What is Line Dancing?

Malcolm Tatum
Malcolm Tatum

Line dancing is a formation dance that has origins reaching back into traditional folk dancing. Since the latter part of the 20th century, it has been more closely identified with country and western music, although there are examples of the group dance found with pop music as well. Many country music clubs regularly hold line dances for their customers, with all patrons invited to participate.

Line dancing originated with traditional folk dancing.
Line dancing originated with traditional folk dancing.

The basics of line dancing are very simple. Participants stand in either a single line or a succession of parallel lines if the number of people and the amount of floor space require this arrangement. While the dancers will move without touching one another, they will execute the same moves at the same time. This gives the dance a strong sense of cohesiveness, even though there is no physical interaction between the participants.

The movement that takes place is normally queued off what is known as the count. Generally, one count is equal to one musical beat. Movements take place at each beat. While the basics of line dancing address movements of the feet and legs, more complicated dance routines will also include hand movements and even facial expressions as part of the overall effect.

Often a staple with folk music and dancing around the world, the concept of line dancing began to take hold in other genres during the 1960s and 1970s. Country music was the first to embrace the form, and remains the foundation for many of the more popular line dances today. Pop music also has made use of this style of dancing from time to time, however. While many musicologists identify line dancing with the disco era of the late 1970s and the early 1980s, others note that line dances such as the Hustle were popular as early as 1974.

Today, many different musical genres are compatible with the art of line dancing. Along with folk, country, and pop music, it can also be employed with swing, big band, and Celtic music. The symmetry and graceful movements that are often a part of the dancing make it possible for just about anyone to enjoy it.

Malcolm Tatum
Malcolm Tatum

After many years in the teleconferencing industry, Michael decided to embrace his passion for trivia, research, and writing by becoming a full-time freelance writer. Since then, he has contributed articles to a variety of print and online publications, including wiseGEEK, and his work has also appeared in poetry collections, devotional anthologies, and several newspapers. Malcolm’s other interests include collecting vinyl records, minor league baseball, and cycling.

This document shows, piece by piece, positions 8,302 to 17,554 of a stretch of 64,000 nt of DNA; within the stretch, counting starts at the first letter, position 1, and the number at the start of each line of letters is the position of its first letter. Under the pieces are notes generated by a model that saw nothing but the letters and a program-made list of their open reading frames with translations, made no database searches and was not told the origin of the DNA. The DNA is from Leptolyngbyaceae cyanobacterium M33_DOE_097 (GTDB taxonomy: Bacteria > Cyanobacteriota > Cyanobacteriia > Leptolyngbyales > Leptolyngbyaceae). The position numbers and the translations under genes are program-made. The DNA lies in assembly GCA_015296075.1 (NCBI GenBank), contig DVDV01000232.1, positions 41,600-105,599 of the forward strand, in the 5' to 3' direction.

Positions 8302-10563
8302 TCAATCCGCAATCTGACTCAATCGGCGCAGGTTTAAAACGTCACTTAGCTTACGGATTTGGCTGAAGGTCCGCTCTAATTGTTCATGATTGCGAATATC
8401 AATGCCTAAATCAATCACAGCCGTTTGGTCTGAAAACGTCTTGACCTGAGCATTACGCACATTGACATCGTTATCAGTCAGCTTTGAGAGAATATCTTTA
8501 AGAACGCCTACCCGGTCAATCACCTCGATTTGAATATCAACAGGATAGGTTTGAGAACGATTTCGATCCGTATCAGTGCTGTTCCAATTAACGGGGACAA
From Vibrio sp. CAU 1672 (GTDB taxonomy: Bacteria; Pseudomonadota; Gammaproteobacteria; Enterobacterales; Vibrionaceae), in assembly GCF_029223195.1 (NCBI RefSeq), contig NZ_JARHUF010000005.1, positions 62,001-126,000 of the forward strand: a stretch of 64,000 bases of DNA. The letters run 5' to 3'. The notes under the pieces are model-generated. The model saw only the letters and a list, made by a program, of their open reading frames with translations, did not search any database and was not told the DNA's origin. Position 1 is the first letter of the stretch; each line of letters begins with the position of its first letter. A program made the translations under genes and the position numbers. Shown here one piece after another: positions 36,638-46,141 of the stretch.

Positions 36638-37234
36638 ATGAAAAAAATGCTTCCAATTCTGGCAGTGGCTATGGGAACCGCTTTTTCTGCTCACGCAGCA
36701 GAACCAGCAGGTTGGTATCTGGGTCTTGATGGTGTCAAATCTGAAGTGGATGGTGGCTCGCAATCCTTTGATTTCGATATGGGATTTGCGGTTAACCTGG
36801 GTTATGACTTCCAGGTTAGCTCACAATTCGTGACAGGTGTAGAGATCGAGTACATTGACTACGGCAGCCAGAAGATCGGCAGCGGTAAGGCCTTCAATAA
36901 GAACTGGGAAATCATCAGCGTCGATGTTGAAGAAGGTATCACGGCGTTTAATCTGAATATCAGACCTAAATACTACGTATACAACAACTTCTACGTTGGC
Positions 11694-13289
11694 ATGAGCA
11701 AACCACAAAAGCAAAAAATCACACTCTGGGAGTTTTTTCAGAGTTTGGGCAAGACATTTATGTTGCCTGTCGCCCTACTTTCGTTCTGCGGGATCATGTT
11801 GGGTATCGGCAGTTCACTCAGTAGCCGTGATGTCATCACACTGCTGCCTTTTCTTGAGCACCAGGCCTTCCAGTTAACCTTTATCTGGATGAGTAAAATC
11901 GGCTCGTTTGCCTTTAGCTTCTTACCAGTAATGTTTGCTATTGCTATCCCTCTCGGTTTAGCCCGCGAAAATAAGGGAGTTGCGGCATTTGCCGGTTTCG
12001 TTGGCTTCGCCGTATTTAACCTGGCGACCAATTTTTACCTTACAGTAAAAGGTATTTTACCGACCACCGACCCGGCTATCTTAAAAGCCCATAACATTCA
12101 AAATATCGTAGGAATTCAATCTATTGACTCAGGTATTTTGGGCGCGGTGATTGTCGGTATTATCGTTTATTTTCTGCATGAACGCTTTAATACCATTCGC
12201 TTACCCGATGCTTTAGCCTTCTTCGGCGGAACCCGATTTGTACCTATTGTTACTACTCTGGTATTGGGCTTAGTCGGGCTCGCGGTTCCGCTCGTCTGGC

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Discussion Comments


@Comfyshoes -Comfyshoes - I love that song, but I have to say that people that don’t feel confident can learn line dancing at home. There are many line dancing DVDs that show the steps in a slower manner so that you can master the routine.

I don’t worry if I am a little off. I just dance to have fun, but some people might feel more comfortable with a little practice at home so that no one will see their mistakes.


The first time that I went into a country bar I was amazed at how everyone knew all of the line dancing steps. Not one person was off. I think that line dancing lessons would be fun, but I prefer the soul line dancing instead of the country line dancing because I don’t really like country music.

The song that I really taught me how to line dance was with the song, “Electric Slide.” That is a fun song that I think is played at every wedding.

Line dancing songs like this really get everyone dancing and having fun. They are great for all types of parties.

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